I might also add irritants, much like certain chemicals on sensitive skin.There are some things that go beyond annoyance to the more advanced degree of aggravation considered irritants. I most definitely need that category to be here. I was at the post office when Mark passed it over the counter to me, and I immediately put an entry into it. I had come to pick up a set of new stamps that I found interesting, and there weren't any. I believe that there had been one set, but it had been sold, so under the heading Things that annoy me, I  listed- Getting only one set of desirable stamps. While I was still ranting, my friend John Murray came in and started giving me a hard time, so I had my second entry right away- Being harassed at the post office by Murray. While I was still there thinking about things that annoy me, I started to play back a scene from almost every year that I've ever gone fishing. The third entry was- People who catch more fish than me. I'm not comparing myself to the guys who go out with fifty foot boats and nets that scoop up thousands of fish in one setting. I'm talking about the guys who are fishing along side or in front of me, using the same gear, going the same speed, at the same depth and end up doubling my catch on a regular basis. It absolutely drives me nuts. I've been known to pull my gear and run to a completely different area just so I won't be confronted with my own incompetence. As I'm writing this I see that I need to list another annoyance: the fact that the post office offers priority mail service where your package is supposed to arrive in three days. It seldom does, so why do I have to pay for three day delivery? There should be a special reduced fee that you should be able to apply for when they know full well that it's not going to make it in time.
  Next up is the enemies list. I don't know if I have any real enemies per se. There's a guy down the street who I feel is continually abusing the federal subsistence law, and frankly I've had fantasies about shooting his boat and motor as it's parked at his place, but I don't know that he would qualify as an enemy. I really dislike most of congress, especially those on the left, and in particular the new batch of congresswomen who are completely radical in my opinion, but I can't really say they're enemies either. I just wish they'd wake up and have a reality check.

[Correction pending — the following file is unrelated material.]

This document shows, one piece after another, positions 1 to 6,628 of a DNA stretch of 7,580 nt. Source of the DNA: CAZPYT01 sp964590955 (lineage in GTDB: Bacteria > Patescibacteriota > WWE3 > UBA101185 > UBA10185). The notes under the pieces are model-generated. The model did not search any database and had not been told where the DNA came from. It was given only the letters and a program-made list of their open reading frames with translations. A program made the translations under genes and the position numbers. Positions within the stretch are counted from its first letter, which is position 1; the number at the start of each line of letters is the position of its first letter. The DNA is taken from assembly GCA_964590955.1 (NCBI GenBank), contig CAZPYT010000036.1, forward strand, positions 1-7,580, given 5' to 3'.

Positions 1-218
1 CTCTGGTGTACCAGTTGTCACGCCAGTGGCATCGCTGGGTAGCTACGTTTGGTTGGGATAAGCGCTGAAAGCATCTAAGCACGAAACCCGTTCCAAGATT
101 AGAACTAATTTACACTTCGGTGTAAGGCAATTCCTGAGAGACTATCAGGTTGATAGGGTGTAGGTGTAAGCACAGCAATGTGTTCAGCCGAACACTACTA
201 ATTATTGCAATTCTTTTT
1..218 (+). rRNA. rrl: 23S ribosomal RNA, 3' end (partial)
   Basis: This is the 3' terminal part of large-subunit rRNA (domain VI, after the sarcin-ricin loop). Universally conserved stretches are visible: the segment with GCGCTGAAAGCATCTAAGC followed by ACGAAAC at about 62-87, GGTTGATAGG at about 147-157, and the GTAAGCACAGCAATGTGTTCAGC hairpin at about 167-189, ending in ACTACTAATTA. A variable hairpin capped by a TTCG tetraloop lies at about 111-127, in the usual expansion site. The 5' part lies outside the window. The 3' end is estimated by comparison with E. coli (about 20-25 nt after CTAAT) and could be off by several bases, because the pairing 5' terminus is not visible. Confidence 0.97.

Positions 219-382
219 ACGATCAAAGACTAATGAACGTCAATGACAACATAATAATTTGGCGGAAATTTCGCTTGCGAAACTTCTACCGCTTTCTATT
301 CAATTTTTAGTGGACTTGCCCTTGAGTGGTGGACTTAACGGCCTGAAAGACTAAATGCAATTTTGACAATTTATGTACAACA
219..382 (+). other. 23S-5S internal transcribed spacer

I do like the line- stern letters of correction- it just sounds right. Perhaps I could send a few to the radical leftist congresswomen, but I doubt that it would do any good. If you don't vote in their congressional district, our senators and congressmen don't want to hear from us. I think that could qualify as a daily disappointment as well as a thing that annoys me, although I don't think annoy is a strong enough word to describe my feelings concerning congress. How they can continue to draw a paycheck when they don't accomplish anything is a complete mystery to me. And it really, really aggravates me. They don't even have to show up to work to get paid. Amazing. I guess I've started a fresh rant, or perhaps it's not so fresh. It's been hashed out and repeated countless times in every living room, coffee shop, restaurant, office and barbershop in America. However, nothing seems to change. I wonder what Walter Matthau would have to say about this.
   I doubt that I would have any problem finding new things to rant about, especially with the tourist season about to start here. I can feel my heart start to race at the very thought of what's to come. No doubt I'll be able to fill the book long before the summer is over.